The global economy is weak due to declining international trade and mounting fears among businesses about the damage President Donald Trump's trade war with China will yet have on the outlook for growth in the future. Orr says this means the slowing Kiwi economy is unlikely to receive much support from the international environment. 

Orr and the Monetary Policy Committee downgraded forecasts for Kiwi economic growth Wednesday and said that increases in spending will be required from companies, consumers and the government if the inflation target is to be met anytime soon. New Zealand GDP growth fell from 4% to 3.2% during the 12 months to the end of March 2019 and is projected by the RBNZ to decline to 2.6% for the year to March 2020. 

The RBNZ has now cut its interest rate twice this year but the bank suggested Wednesday that even further reductions are on the way in the quarters ahead. It's projection is for New Zealand's bencmark of borrowing costs to fall below the 1% threshold early next year, although some analysts say the risk is of another cut coming before then. Financial market pricing implies an 80% chance the RBNZ cuts the cash rate to 0.75% in November. 

"NZD has fallen sharply in the wake of today's policy actions. With the door wide open to further easing, NZDUSD has slid to its lowest level since early 2016. While we have grown cautious in recent weeks in taking too strong a directional cue from even a profound central policy shift, it does appear that spot has entered a new, lower trading range," says Ned Rumpeltin, a strategist at TD Securities. "Key to this will be spot's ability to hold below 0.6425 as 0.6350 becomes the next target lower for bears."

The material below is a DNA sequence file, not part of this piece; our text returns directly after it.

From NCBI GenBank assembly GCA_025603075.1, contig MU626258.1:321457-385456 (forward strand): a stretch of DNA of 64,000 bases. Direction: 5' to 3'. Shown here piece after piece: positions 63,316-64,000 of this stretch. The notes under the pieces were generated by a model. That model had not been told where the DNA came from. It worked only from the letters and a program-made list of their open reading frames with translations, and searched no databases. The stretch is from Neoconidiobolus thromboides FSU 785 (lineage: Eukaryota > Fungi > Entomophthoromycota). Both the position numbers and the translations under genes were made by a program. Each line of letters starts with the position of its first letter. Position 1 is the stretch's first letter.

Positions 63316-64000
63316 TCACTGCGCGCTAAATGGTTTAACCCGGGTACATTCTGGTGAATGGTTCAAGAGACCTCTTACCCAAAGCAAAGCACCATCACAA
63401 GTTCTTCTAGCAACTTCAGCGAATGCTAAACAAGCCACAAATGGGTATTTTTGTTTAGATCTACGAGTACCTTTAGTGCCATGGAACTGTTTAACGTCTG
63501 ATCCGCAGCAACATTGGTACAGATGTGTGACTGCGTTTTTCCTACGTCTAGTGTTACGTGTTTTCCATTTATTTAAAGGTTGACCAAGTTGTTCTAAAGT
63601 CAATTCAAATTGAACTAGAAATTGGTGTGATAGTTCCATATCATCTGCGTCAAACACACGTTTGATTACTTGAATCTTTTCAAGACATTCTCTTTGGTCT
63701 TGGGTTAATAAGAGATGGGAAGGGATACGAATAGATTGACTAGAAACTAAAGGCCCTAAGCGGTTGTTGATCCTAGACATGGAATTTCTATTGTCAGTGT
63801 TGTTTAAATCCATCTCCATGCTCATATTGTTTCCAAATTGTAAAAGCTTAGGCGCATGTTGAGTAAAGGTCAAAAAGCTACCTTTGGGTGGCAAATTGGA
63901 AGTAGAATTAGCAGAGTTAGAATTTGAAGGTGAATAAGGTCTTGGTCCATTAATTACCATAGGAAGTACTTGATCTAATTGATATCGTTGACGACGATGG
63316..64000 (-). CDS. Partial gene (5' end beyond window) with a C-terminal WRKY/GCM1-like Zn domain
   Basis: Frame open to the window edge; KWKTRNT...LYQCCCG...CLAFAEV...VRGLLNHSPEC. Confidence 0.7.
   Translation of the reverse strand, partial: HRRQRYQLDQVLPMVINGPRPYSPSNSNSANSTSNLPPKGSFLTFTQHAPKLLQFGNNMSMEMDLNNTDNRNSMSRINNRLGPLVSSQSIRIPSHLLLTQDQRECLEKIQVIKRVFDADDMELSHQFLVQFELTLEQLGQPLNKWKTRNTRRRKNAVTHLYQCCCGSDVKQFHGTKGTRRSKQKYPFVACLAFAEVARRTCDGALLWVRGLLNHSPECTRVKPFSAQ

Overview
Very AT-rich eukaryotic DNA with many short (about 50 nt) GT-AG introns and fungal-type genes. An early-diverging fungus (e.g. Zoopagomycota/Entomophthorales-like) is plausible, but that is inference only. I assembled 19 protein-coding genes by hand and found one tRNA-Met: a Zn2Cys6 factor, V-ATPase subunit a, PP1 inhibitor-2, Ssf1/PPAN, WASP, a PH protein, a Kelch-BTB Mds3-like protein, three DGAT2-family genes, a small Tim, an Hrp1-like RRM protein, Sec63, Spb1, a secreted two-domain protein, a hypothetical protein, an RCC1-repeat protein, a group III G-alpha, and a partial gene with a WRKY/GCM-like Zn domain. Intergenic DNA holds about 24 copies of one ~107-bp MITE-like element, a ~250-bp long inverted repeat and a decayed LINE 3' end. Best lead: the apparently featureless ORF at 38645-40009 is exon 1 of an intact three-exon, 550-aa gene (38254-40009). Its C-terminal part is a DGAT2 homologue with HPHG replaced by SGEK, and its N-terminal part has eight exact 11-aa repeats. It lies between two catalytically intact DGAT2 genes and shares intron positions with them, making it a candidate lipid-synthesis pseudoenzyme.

Above: Market expectations for RBNZ cash rate. Source TD Securities. 

"Things could turn to custard before the September OCR review in seven weeks but a lot of custard looks baked in already at this point. We therefore maintain our forecast of a further cut in November, taking the OCR to 0.75%," says Sharon Zollner, chief economist at ANZ.

Changes in rates are normally only made in response to movements in inflation, which is sensitive to growth, but impact currencies because of the push and pull influence they have over capital flows. Those flows tend to move in the direction of the most advantageous or improving returns, with a threat of lower rates normally seeing investors driven out of and deterred away from a currency.  

The RBNZ has long had to contend with below-target inflation and has now resorted to cutting its interest rate and calling for a pickup in government spending in order to aid the economy, which has a large agricultural commodity trade with the rest of the world and a significant exposure to the Chinese economy. China's economy has slowed since the trade war with the U.S. began in 2018 and is expected to ease further in the quarters ahead.